OpenIV

Rockstar Games Talks Publisher Into Leaving 'Grand Theft Auto V' Modders Alone

Rockstar says that it's in contact with OpenIV's developer and intends to resolve the issue.

ByEmanuel MaibergandLeif Johnson

Last week Grand Theft Auto publisher Take-Two Interactive pissed off thousands of Grand Theft Auto V players when it sent a cease-and desist letter to Yuriy "Good-NDS" Krivoruchko, the developer of OpenIV, a popular Grand Theft Auto V modding tool.

Many players took the action as an attack on the very idea of modding, particularly since OpenIV has served as a development tool and library for modders of the PC versions of GTA games for the better part of a decade. The response from the GTA V player community was quick and uproarious, with many of them flooding the game's Steam page with negative reviews, almost 80,000 signatures to a Change.org petition to save OpenIV, and hundreds of outraged posts on various gaming forums.

Now, however, GTA V's developer Rockstar Games seems to have moderated Take-Two's position, and has also told Motherboard that it is in contact with Krivoruchko with the intention of resolving the issue.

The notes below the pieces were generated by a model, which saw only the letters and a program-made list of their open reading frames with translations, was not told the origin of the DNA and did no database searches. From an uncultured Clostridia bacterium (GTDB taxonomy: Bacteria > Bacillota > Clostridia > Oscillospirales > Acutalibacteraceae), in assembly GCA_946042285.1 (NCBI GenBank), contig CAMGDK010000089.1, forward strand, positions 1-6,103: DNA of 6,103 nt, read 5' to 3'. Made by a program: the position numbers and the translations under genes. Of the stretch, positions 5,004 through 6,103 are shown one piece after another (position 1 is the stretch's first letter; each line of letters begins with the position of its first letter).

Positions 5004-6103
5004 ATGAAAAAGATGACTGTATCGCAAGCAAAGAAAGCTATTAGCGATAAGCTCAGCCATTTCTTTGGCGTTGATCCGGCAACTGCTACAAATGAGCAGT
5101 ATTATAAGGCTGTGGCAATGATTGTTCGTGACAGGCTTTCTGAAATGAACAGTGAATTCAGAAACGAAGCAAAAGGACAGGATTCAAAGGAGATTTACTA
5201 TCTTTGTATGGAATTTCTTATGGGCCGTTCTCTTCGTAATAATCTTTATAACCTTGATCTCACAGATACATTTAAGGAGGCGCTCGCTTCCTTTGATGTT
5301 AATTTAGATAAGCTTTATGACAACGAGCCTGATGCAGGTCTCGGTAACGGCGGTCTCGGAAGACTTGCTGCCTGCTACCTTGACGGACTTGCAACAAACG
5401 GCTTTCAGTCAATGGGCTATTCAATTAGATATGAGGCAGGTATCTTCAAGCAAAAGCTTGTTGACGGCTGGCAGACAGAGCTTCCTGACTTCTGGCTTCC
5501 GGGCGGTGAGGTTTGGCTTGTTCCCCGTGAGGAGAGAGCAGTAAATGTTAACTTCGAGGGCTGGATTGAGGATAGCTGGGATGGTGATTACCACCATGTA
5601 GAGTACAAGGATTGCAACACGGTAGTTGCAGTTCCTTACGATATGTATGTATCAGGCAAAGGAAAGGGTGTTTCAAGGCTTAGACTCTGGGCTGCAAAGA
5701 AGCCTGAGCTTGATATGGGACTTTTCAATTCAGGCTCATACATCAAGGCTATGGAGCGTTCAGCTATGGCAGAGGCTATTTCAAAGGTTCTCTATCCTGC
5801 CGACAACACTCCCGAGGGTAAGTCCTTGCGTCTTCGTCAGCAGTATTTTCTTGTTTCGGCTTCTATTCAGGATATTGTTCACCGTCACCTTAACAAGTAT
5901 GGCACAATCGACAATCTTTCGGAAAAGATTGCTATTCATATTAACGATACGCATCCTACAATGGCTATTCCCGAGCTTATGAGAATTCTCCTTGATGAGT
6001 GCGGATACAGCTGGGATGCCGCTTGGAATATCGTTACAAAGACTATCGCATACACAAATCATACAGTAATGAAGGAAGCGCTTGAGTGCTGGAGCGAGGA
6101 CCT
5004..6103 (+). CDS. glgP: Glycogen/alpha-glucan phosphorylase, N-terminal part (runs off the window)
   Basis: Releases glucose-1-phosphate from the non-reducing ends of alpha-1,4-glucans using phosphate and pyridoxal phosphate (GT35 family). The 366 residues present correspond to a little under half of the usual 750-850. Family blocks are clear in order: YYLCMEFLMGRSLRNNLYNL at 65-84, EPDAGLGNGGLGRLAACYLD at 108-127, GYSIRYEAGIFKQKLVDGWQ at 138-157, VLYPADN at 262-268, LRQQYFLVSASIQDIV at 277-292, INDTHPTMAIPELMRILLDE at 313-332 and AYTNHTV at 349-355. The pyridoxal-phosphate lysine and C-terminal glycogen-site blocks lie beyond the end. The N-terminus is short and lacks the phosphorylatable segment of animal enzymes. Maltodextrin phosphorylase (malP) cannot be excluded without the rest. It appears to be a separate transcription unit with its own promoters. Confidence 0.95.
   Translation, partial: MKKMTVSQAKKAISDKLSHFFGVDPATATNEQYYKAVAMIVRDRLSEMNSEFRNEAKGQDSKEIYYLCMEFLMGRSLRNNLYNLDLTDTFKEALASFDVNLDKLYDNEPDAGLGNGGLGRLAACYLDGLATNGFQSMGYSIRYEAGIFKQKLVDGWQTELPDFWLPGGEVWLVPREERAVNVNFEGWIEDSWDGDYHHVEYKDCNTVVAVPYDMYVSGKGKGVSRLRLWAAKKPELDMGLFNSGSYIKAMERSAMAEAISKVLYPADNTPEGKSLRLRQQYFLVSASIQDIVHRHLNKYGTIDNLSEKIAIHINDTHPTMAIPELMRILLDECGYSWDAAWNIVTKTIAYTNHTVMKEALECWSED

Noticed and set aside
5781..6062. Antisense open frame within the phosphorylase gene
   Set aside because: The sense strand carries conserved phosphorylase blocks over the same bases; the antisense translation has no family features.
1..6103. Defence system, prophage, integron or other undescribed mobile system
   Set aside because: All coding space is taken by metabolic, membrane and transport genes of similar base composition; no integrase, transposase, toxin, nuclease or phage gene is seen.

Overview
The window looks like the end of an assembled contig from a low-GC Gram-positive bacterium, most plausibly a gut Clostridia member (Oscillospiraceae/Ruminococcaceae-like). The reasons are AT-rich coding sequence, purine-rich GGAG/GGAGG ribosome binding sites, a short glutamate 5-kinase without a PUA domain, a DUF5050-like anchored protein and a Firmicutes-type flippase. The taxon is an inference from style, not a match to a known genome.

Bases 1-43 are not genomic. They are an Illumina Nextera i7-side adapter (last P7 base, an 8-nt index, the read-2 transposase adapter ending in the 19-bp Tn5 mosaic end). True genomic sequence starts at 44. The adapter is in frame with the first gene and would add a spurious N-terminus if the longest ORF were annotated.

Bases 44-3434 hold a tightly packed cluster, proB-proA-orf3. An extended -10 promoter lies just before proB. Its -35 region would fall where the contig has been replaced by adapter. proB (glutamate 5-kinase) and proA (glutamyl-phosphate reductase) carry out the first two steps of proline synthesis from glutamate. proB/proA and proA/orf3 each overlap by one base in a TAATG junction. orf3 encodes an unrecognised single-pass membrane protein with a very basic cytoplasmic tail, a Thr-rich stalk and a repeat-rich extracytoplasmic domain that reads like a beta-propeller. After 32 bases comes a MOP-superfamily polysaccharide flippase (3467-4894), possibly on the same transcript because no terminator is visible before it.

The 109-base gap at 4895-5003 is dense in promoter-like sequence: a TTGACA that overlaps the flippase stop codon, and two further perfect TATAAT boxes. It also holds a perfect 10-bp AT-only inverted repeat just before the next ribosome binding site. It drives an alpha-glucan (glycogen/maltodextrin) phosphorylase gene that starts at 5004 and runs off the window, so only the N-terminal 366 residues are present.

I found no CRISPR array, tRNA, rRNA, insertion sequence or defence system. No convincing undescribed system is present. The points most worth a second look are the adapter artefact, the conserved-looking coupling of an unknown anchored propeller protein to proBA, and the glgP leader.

"Rockstar Games believes in reasonable fan creativity, and, in particular, wants creators to showcase their passion for our games," Rockstar said in a statement on its website. "After discussions with Take-Two, Take-Two has agreed that it generally will not take legal action against third-party projects involving Rockstar's PC games that are single-player, non-commercial, and respect the intellectual property (IP) rights of third parties. This does not apply to (i) multiplayer or online services; (ii) tools, files, libraries, or functions that could be used to impact multiplayer or online services, or (iii) use or importation of other IP (including other Rockstar IP) in the project."

The second (ii) stipulation here is where things get complicated. The whole reason OpenIV is so popular in the modding community is that it allows users to decrypt, read, and edit the game's proprietary file format. That's what makes-single player modding possible. The issue is that some users have taken advantage of this ability to tinker with GTA Online, ruining the experience for other players by cheating.

Earlier this week Krivoruchko told Motherboard that he never designed OpenIV for this purpose. He said that he's not interested in GTA Online at all. But he did concede that it is possible that some modders have used OpenIV to impact GTA Online. At Krivoruchko's request, Motherboard is not detailing the methods he discussed so as not to cause more trouble in GTA Online.

As Rockstar's statement says, Take-Two now intends to only go after mods that affect GTA Online, but at the moment it is still not clear how OpenIV can continue to allow users to modify the single player experience without facilitating cheating. Rockstar said it's in contact with Krivoruchko in order to figure that out, and judging by the statement, for now Take-Two will prioritize going after mods that ruin GTA Online.

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